Biochemical screening for fetal chromosomal abnormalities and neural tube defects - a technology assessment
Droste S, Brand A
Record ID 32002000381
This report aims to assess, based on the current available evidence:
1. If it is possible to determine the effectiveness of biochemical screening during pregnancy
2. If biochemical screening during pregnancy can help reduce the high number of amniocentesis carried out in Germany
3. If biochemical screening during pregnancy be implemented in the Federal Republic of Germany
- The biochemical screening during pregnancy is able to achieve a contribution to prenatal detection of chromosomal disorders and neural defects. The effectiveness of the combinations of markers appraised in this review is greater than that of screening for maternal age alone.
- The biochemical screening during pregnancy can reduce - subject to sensitivity - the frequency of invasive diagnostic procedures (above all amniocenteses) through exclusion of fetal disorders, e.g. by determining the individual risk before carrying out a planned amniocentesis and disclaiming further diagnostic procedures in case of unobtrusive (negative) screening results.
- The precise determination of gestational age is of great importance for the validity of the screening result. Indicated is a sonographic determination before executing the biochemical screening.
- The detection rate of fetal chromosomal abnormalities by biochemical screening is higher in older than in younger pregnant women. In older pregnant women anxiety caused by positive screening results is less, invasive diagnostic procedures to follow up diagnosis are taken up to a minor extent and there is more seldom termination of pregnancy affected by chromosomal abnormality or neural tube defect. An age limit of 35 years for differentiation between younger and older pregnant women is not obliged.
- The procedures for ensuring the diagnosis in positive screening results are combined with maternal and fetal risks. In many cases - especially in younger pregnant women - the risk of a procedure related loss of a not affected fetus by ensuring diagnosis is many times greater than the individual risk of carrying a fetus affected by chromosomal abnormality or neural tube defect.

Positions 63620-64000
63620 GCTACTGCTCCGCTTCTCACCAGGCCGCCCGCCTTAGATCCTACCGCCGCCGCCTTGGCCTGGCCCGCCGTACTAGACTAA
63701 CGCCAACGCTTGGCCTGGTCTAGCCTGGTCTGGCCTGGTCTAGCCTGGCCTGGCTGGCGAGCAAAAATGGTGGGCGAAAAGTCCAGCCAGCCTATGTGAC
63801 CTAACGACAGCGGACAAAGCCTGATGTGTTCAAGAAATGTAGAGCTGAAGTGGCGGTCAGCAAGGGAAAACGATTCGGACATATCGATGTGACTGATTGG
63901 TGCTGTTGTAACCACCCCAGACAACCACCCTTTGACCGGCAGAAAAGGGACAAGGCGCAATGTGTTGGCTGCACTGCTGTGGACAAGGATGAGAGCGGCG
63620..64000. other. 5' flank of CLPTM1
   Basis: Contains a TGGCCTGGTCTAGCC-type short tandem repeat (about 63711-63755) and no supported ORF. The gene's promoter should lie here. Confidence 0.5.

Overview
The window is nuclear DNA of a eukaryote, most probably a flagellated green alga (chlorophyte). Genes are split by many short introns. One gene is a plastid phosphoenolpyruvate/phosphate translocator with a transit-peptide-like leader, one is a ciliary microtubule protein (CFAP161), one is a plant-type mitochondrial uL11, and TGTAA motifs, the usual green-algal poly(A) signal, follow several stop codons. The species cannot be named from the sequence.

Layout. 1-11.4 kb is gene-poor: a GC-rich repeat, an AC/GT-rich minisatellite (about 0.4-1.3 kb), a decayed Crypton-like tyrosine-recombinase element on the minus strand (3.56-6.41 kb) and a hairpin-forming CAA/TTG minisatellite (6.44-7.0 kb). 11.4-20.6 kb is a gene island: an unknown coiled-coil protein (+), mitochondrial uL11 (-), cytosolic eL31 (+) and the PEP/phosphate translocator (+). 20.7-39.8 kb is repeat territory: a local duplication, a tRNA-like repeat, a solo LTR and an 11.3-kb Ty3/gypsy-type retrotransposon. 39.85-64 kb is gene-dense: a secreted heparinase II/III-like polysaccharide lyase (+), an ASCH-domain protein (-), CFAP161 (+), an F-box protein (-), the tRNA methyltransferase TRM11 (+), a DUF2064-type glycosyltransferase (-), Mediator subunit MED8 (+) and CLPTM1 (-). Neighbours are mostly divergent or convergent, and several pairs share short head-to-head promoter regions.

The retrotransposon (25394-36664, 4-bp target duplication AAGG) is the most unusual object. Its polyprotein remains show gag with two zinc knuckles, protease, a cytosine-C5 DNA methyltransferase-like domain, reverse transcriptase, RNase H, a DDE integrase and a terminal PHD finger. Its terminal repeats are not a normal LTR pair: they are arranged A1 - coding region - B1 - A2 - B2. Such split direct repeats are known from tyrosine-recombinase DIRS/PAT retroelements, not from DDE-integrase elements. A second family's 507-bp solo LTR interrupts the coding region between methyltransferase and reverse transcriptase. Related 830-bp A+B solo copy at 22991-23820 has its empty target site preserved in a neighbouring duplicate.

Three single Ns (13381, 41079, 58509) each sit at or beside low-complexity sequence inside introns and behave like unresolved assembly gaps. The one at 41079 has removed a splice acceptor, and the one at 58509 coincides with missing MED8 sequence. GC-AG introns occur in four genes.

- Biochemical screening is feasible in second or first trimester of pregnancy in different combinations of biochemical or biochemical and sonographic markers.
- Screening in second trimester [AFP, hCG and uE3 (and possibly supplied by Inhibin A)] is often examined as standard screening and seems to carried out with a an acceptable sensitivity in the ambulatory health care of the Federal Republic of Germany.
- Screening in first trimester [fetal nuchal translucency, PAPP-A and free b-hCG (and possibly supplied by uE3)] features a higher detection rate and permits an earlier diagnosis than second trimester screening.
- An evidence based recommendation for introducing a national biochemical screening program in Germany is actually not indicated because the second trimester screening doesn't represent an optimal solution for ethical reasons - late terminations - and in first trimester screening the measurement of fetal nuchal translucency is not feasible in outpatient health care with sufficient sensitivity.
- A national screening program should enclose a first trimester screening with sonographical examination in specialised centres or equivalent qualified ambulatory units.
- With regard to an economic evaluation - e.g. which screening strategy is more efficient than others in consideration of all relevant aspects there are still existing gaps in knowledge which should be uncovered by further analyses.
- In the presence of new gentechnical methods the importance of biochemical screening during pregnancy in future will be diminuished. Therefor the implementation of a national screening program for the Federal Republic of Germany upon the base of biochemical screening can only be a temporary solution.
English language abstract:
An English language summary is available
- Prenatal Diagnosis
- Chromosome Disorders
- Fetal Diseases
- Neural Tube Defects
German Agency for HTA at the German Institute for Medical Documentation and Information
German Agency for Health Technology Assessment at the German Institute for Medical Documentation and Information, Waisenhausgasse 36-38a, D-50676 Cologne Germany
German Agency for Health Technology Assessment at the German Institute for Medical Documentation and Information